Iran has executed a group of 20 mostly Sunni prisoners, drawing condemnation from rights groups which said the convictions may have been based on forced confessions.
The men, who were hanged on Tuesday, were accused of carrying out a string of attacks against civilians and religious leaders in Iran’s western Kurdish region, state media reported on Thursday.
“These people had committed murder … killed women and children, caused destructions and acted against the security and killed Sunni religious leaders in some Kurdish regions,” IRIB television quoted Prosecutor General Mohammad Javad Montazeri as saying.
He said all the executions – carried out by hanging – took place following a lengthy trial.
The country’s intelligence ministry issued a statement on Wednesday detailing 24 armed attacks between 2009 and 2011, including bombings and robberies, apparently by a single armed group, Tohid and Jihad.
The group was responsible for 21 deaths during that period, the ministry said.
In 2009, the group allegedly assassinated two Sunni religious leaders Mamusta Borhan Aali and Mamusta Mohammad Sheikh al-Islam – a provincial representative of Iran’s powerful Assembly of Experts.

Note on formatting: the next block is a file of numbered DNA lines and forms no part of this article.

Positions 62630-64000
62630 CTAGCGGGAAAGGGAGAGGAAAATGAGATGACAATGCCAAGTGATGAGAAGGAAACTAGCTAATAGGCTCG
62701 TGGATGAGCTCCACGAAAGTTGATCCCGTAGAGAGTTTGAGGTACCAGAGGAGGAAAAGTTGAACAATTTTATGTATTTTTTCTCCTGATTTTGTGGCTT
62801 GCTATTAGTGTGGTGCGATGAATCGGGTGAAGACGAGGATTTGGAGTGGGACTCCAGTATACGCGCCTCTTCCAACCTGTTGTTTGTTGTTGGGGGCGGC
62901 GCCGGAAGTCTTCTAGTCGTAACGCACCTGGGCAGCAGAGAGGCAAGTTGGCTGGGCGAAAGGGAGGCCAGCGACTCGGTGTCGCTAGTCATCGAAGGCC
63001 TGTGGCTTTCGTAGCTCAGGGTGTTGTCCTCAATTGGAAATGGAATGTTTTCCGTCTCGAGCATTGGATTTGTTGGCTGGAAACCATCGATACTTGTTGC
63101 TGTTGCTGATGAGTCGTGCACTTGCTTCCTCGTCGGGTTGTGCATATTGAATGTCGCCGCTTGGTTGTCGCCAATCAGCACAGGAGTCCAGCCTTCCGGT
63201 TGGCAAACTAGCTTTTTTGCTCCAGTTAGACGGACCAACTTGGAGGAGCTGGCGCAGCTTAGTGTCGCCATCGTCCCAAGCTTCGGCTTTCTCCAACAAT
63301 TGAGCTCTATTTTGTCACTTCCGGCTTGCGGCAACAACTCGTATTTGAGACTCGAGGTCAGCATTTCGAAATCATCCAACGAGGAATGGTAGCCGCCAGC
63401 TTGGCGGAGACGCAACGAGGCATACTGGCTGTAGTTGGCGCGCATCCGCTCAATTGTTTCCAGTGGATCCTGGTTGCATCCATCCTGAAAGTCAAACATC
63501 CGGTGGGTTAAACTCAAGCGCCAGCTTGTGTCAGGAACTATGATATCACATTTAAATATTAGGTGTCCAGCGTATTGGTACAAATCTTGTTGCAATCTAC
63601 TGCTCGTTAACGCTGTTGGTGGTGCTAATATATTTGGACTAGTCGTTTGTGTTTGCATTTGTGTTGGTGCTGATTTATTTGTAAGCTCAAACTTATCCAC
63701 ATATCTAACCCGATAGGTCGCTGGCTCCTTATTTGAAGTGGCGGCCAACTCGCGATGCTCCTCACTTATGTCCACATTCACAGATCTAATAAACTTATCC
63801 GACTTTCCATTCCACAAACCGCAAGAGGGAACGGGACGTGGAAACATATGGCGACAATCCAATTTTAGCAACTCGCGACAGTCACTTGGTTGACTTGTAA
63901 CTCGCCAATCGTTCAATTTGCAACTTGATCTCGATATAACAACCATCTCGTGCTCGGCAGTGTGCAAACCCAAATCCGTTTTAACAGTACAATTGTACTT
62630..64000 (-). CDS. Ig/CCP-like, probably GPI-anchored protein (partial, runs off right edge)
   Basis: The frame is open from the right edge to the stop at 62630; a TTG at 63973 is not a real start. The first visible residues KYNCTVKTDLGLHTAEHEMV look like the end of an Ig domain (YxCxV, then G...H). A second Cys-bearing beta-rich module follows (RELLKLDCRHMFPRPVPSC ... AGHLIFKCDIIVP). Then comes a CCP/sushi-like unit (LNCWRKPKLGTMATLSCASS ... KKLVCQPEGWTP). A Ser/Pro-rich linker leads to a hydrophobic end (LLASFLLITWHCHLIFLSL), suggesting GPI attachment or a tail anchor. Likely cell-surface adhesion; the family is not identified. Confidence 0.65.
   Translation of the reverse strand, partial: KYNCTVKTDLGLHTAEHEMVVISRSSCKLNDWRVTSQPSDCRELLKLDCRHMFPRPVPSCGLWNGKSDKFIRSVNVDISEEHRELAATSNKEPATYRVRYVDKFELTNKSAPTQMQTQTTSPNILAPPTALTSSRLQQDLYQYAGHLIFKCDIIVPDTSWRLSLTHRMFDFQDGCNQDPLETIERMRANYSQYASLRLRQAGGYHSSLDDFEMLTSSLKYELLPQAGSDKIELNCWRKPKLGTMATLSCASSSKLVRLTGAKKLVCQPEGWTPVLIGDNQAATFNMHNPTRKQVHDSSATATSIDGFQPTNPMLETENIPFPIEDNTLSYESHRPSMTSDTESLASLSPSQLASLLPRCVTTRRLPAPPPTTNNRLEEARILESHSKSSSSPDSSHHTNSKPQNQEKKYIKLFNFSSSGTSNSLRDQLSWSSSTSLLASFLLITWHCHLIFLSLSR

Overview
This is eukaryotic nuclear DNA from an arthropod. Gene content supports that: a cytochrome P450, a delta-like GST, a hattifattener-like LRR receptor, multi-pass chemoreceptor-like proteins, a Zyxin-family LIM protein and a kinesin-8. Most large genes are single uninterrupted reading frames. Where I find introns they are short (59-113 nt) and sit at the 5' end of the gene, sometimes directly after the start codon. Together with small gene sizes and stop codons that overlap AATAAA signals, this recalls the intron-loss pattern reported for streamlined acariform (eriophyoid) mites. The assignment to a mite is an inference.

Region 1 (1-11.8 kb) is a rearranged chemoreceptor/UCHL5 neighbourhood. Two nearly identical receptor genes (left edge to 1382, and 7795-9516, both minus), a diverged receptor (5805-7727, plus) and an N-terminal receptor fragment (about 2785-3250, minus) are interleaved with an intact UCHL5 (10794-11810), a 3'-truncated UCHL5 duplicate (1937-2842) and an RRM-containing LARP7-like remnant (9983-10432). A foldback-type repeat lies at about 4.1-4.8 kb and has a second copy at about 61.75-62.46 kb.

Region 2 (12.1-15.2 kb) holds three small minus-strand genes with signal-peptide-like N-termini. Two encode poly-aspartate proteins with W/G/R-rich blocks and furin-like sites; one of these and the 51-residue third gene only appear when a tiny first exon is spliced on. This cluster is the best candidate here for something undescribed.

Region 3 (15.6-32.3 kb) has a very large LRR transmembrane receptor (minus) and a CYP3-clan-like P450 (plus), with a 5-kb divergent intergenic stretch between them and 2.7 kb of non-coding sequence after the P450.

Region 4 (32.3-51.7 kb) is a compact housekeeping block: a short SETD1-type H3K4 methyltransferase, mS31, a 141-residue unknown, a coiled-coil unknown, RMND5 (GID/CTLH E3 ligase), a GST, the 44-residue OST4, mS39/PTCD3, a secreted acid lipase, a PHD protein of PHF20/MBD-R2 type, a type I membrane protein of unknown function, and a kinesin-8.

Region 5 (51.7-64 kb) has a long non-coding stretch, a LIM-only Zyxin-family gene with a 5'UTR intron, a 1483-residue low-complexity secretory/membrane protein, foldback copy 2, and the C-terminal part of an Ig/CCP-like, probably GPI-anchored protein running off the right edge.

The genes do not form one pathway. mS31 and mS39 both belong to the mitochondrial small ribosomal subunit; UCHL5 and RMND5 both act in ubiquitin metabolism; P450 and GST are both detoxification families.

“102 members and followers of the… terrorist group were identified… some of whom were killed in armed clashes with police forces and some were arrested. Some of those arrested were sentenced to death while some received prison terms,” officials said.
There are almost seven million Kurds in Iran, making them the third largest ethnic group in the country. While there are some Shia Kurds, the majority are Sunni and live in four western provinces.
The International Campaign for Human Rights in Iran, an independent organisation based in New York, said the country’s Supreme Court had rejected the appeal of one of the convicts, Shahram Ahmadi, against his death sentence, despite assertions his confession was made under torture.
Rights groups have been critical of Iran’s use of the death penalty, and according toAmnesty Interntional, the country executed at least 977 people in 2015.